I can distinctly remember my mother saying to me on MULTIPLE occasions “your goal is to get a basketball scholarship” She drilled that into my head time & time again. In retrospect, I knew deep in my heart that she wanted that scholarship, not me. All I would do at the time is just agree with her, hoping that with time I would convince myself to want it as much as she did. Funny enough, even though deep down I knew that basketball wasn’t something I wanted to do, I was still scouted by a number of different division 2 & division 3 schools. Even had some real interest from Harvard University. I would be lying if I said I didn’t consider playing ball for Harvard. I mean let’s be real college is expensive and if I could take some of that burden off my parents, why not. Right?! However, when I really sat with myself and thought about if another 4 years of giving my life to basketball were something I wanted, I found myself feeling lost, feeling confused & empty. Especially when my teammates were getting excited about what teams were scouting them. Sometimes I look back on my relationships with my teammates, I wasn’t the best teammate. I was often reclusive & never felt like I fit in. And as much as I want to blame that on my teammates, I just can’t. If you’re involved in something that you knew never cared about in the first place, you don’t make a great teammate. That was my reality at that point.
But in the middle of all that, that’s when it hit me that basketball just wasn’t my passion. Now at 27 years old, I have come to terms with the fact that basketball was NEVER my passion. I didn’t care enough about the sport to go out of my way to get better. I didn’t care enough to bust my ass to get a scholarship. Because I knew then, even if I didn’t recognize it, that I was only playing basketball because that’s what a girl my size was SUPPOSE to do. At 6 feet 200+ pounds, you play basketball. You don’t do anything else.
Why is this relevant now? Why is something from high school so prevalent in my adult? It’s simple, my choice to not play in college was me taking some sort of control over my life. That is something I’m making a point to do now as an adult. We hear it all the time, we’re supposed to get a job when school is over (regardless of whether or not it’s what you went to school even like) your happiness is not a factor because you have to get a job to play bills. You take anything cause real life waits for no one.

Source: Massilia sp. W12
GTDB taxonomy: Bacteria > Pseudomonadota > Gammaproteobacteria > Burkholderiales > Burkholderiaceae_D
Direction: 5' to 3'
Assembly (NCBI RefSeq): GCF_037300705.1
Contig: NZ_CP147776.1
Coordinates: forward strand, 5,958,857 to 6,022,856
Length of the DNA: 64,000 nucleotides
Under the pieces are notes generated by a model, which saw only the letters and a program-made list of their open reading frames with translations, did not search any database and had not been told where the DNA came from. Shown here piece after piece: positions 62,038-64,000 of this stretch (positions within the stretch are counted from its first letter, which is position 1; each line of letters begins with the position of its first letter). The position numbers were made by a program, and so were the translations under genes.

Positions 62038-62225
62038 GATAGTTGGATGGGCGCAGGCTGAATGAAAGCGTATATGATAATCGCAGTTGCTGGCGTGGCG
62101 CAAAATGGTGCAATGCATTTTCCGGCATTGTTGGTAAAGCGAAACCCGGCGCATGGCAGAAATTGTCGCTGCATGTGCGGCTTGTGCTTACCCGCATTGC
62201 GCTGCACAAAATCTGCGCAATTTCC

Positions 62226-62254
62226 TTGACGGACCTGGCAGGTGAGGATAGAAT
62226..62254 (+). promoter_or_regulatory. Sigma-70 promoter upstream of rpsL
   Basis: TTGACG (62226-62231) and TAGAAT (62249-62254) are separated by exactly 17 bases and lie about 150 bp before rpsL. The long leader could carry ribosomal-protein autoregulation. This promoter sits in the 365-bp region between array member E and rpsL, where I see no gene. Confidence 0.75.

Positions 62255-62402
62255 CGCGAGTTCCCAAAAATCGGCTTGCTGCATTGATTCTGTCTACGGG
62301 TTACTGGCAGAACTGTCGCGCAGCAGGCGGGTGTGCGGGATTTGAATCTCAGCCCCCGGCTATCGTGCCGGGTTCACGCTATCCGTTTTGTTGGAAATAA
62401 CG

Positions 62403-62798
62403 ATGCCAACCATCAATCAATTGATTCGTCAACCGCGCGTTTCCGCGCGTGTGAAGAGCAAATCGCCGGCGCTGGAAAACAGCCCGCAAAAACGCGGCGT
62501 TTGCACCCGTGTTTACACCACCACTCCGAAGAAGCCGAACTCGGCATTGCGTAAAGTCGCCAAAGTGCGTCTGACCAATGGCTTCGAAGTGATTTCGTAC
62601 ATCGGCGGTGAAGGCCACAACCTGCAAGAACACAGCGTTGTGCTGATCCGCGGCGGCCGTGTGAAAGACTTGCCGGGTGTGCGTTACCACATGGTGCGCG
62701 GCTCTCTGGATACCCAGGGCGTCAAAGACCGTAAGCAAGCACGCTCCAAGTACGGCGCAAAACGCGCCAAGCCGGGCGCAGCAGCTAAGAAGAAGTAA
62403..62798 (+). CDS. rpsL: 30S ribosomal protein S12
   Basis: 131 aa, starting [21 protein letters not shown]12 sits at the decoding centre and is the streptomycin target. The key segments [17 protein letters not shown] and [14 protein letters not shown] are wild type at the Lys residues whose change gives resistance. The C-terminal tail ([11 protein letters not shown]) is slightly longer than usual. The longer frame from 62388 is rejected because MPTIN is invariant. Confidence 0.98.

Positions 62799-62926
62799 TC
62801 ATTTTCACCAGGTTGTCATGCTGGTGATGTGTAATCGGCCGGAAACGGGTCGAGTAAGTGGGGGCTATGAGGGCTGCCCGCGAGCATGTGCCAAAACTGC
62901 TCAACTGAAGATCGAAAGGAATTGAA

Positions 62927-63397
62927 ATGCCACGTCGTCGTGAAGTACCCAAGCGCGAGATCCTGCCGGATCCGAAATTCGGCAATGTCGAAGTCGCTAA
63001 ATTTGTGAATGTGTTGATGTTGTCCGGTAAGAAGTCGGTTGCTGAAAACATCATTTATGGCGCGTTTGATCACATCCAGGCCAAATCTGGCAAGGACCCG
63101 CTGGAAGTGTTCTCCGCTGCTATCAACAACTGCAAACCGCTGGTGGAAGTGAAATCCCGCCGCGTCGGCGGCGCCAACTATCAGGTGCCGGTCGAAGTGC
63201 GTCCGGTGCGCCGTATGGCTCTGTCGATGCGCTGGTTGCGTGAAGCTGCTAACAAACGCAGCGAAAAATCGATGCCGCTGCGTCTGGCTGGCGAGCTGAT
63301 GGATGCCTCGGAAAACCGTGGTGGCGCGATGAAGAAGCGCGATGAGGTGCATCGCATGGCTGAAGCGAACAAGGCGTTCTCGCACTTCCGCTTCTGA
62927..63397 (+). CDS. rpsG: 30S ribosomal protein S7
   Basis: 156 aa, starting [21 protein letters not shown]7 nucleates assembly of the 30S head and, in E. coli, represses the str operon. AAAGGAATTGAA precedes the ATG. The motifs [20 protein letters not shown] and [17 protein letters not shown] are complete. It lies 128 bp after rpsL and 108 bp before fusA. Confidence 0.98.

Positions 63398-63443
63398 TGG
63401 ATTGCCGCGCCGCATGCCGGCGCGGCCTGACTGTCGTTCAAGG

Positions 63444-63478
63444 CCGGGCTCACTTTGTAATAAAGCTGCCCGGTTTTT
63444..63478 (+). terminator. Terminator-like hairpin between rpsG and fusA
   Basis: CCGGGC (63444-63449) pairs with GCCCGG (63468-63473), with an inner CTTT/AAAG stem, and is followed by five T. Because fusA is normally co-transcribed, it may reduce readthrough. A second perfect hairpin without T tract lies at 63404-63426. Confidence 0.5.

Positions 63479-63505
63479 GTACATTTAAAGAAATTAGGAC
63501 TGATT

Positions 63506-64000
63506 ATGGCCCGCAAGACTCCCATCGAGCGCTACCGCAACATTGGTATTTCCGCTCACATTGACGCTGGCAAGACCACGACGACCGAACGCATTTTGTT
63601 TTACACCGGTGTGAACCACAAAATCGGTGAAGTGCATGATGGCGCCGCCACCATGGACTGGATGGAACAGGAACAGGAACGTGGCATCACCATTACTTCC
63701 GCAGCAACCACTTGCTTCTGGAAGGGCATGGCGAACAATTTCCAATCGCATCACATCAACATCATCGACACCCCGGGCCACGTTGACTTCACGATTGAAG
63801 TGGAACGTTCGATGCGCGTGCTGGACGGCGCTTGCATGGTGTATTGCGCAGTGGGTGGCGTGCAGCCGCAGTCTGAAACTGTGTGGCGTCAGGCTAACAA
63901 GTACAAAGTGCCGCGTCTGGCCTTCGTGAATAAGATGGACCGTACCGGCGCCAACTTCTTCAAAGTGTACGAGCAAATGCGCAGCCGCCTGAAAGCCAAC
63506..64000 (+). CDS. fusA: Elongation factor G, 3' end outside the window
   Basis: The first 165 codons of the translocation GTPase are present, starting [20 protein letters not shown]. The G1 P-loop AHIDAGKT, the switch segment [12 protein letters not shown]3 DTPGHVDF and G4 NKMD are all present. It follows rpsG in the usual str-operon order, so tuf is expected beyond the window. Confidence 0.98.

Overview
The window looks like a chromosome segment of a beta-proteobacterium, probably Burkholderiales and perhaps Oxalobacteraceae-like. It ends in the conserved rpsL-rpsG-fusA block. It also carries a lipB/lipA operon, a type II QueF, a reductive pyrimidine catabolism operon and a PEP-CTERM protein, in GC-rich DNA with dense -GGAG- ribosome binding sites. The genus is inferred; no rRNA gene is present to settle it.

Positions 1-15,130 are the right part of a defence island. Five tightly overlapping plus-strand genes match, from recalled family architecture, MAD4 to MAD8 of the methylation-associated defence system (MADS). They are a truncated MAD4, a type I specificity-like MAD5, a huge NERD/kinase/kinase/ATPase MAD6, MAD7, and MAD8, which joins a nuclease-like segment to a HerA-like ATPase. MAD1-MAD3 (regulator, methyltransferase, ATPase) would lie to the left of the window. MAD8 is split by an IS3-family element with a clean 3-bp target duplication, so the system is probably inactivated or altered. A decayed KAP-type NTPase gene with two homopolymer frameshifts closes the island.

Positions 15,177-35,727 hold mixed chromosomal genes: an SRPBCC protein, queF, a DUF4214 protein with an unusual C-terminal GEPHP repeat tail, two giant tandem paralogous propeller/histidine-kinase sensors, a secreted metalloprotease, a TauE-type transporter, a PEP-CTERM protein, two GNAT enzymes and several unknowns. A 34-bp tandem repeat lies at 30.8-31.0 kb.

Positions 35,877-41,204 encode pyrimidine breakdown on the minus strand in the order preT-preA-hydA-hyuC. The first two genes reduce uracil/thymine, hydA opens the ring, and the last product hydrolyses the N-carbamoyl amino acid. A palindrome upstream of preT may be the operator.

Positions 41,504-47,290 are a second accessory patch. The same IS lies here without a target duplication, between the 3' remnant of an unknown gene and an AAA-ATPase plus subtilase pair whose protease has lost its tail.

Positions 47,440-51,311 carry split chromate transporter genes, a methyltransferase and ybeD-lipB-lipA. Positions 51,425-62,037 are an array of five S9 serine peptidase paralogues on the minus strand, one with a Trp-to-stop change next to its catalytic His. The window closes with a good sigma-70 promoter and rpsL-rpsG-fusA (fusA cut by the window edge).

When I made the choice to become a full-time blogger, I was scared out of my mind because I didn’t know how I would pay my bills. There were a number of people that I didn’t tell because I knew they would try their best to dissuade me from doing what felt I was meant to do. And when you’re about to make a major life choice like that, the last thing you need or want is someone drilling into your head all the wrong that can happen. Blogging isn’t practical to some people because I don’t go to an office from 9-5 Monday through Friday. Sure, in the beginning, the cash flow isn’t always reliable, but I’ve never been happier. Why? Because I stop doing what I was SUPPOSE to do & starting doing what I was MEANT to do. While it isn’t easy, sometimes miserable, thankless & I’m constantly hustling with no guarantees. It’s totally worth it because I’m living & planning my life according to what God has for me.
Even though I never like playing basketball, it’s a part of my story and I’m grateful for my experiences. And I say all of this to say, sometimes in order to find your happiness you have to stop doing what you’re suppose to do and do what you’re meant to do.